Long before George Floyd and other racial injustices surfaced, I was concerned with the over representation of people of color in the criminal justice system. I commissioned an independent research study to explore whether any racial and ethnic disparities appeared in how our office prosecutes cases. In undertaking this work, I had two important goals: to ensure fair and equal justice and treatment for all, and to gain your trust by being transparent.
I am pleased, but not surprised, that the report did not find racial or ethnic disparities in our overall plea bargaining and resolution of felony cases. Review of case files and administrative data showed no differences between Black, Hispanic and White defendants in general plea dispositions of cases. It did show that we need to dive deeper into some limited areas of discrepancy, specifically in dismissals, deferred judgments, and referrals to drug court. However, there was no overall indication that those issues were based on racial bias. The report makes recommendations that I am committed to pursuing and some that were already underway prior to the report’s release.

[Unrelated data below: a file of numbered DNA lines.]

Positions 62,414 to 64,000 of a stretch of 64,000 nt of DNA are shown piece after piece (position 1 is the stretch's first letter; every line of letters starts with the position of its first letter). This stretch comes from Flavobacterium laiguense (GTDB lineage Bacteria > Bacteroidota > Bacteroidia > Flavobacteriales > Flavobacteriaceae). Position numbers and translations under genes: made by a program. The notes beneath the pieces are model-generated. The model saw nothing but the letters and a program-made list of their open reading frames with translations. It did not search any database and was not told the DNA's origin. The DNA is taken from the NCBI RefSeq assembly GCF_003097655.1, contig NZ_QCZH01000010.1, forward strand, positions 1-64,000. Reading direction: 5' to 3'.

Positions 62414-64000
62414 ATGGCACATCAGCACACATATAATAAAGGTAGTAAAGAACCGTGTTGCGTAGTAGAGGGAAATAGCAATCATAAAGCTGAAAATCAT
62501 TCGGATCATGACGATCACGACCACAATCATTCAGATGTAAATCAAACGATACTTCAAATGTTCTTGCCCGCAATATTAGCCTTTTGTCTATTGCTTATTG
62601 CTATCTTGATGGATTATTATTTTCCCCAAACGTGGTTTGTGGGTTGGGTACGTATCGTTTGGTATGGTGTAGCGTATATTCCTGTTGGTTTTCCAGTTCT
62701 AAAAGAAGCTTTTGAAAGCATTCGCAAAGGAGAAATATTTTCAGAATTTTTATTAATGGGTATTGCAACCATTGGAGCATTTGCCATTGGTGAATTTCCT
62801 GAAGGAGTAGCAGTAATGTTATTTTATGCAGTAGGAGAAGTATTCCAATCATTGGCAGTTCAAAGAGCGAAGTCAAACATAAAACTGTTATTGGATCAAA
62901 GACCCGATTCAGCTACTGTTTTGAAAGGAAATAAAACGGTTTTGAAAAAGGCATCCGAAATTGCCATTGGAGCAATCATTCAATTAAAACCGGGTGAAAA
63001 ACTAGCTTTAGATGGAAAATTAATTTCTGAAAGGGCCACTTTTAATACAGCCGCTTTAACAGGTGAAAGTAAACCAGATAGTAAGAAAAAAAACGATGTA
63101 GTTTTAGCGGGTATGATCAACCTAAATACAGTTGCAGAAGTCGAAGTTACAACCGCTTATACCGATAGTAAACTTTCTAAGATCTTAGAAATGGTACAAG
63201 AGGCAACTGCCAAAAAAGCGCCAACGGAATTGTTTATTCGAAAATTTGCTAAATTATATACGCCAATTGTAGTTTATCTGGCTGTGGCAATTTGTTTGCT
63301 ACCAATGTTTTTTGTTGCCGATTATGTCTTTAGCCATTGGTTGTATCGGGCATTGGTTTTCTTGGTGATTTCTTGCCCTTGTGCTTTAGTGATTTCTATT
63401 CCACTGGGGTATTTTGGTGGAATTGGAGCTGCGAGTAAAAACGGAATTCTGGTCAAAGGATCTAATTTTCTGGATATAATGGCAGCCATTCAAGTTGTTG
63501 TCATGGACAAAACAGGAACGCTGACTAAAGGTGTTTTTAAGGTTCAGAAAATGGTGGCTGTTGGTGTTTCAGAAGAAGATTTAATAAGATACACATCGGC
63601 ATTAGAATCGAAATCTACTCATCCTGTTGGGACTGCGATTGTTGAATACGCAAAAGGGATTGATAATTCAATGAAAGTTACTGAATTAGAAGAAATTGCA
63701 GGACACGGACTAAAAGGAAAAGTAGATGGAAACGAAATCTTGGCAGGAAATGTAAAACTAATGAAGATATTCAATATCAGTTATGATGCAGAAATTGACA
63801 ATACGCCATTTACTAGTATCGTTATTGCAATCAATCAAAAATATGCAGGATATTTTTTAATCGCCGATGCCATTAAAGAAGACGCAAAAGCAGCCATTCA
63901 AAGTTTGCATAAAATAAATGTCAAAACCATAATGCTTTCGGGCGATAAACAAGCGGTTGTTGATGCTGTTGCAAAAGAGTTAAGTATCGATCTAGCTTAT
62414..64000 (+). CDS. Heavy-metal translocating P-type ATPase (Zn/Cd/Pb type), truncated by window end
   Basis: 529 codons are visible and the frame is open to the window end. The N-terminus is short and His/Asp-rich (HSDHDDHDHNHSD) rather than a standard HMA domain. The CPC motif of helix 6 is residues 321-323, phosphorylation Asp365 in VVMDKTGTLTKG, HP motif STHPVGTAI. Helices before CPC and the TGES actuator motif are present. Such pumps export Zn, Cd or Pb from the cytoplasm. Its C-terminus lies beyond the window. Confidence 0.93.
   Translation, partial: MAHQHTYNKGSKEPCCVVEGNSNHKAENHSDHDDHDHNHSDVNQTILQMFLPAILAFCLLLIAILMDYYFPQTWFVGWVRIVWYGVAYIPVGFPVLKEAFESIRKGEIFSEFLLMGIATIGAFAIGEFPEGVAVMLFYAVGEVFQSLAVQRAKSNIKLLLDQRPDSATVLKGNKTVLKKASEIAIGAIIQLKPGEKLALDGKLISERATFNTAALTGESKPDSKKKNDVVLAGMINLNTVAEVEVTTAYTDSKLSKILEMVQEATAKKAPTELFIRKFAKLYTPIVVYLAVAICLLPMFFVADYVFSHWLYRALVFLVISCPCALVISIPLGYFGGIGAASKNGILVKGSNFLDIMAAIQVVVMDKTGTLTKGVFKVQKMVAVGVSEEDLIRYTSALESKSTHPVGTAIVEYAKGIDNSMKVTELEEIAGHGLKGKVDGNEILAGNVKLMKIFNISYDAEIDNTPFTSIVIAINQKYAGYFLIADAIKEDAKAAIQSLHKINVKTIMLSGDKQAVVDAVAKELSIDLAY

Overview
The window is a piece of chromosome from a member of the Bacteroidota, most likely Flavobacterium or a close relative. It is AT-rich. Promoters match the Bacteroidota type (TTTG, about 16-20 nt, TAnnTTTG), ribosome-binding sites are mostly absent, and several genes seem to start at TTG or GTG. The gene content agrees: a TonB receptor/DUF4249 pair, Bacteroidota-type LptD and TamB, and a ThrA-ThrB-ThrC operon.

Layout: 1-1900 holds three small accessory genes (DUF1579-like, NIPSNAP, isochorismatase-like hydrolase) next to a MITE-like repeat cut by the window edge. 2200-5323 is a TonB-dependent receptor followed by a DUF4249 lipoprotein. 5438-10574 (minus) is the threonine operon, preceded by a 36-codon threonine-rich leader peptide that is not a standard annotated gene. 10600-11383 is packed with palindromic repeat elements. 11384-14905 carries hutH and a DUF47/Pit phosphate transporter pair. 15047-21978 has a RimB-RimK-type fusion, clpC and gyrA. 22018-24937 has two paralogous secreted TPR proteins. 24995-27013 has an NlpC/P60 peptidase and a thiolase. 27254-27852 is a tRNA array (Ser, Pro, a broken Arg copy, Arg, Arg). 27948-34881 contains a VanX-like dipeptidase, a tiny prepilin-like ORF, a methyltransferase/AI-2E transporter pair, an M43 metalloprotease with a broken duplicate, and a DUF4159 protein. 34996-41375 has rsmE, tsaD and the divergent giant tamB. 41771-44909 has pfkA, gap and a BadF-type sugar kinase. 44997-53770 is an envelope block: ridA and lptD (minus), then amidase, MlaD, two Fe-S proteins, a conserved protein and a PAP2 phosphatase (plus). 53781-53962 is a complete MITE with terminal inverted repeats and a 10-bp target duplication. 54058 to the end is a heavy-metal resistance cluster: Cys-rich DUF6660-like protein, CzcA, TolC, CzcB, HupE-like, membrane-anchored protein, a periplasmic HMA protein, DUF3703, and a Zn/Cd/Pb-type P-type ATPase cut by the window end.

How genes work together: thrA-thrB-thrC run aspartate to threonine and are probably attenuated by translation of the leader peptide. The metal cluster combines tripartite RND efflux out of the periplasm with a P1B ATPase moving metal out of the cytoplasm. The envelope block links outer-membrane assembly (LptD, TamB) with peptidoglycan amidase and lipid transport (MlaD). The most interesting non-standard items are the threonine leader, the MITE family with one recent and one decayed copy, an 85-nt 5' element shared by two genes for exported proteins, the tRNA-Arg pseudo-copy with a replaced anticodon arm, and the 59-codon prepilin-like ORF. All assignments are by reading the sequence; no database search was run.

The real gift of this research is that it is sparking conversations internally and externally. Colorado’s elected district attorneys from small, medium and large jurisdictions, Republicans and Democrats are now discussing the prosecutors' role in correcting racial disparities in our work. It is encouraging to hear commitment, determination and innovation as DAs consider how to improve many facets of a cumbersome system.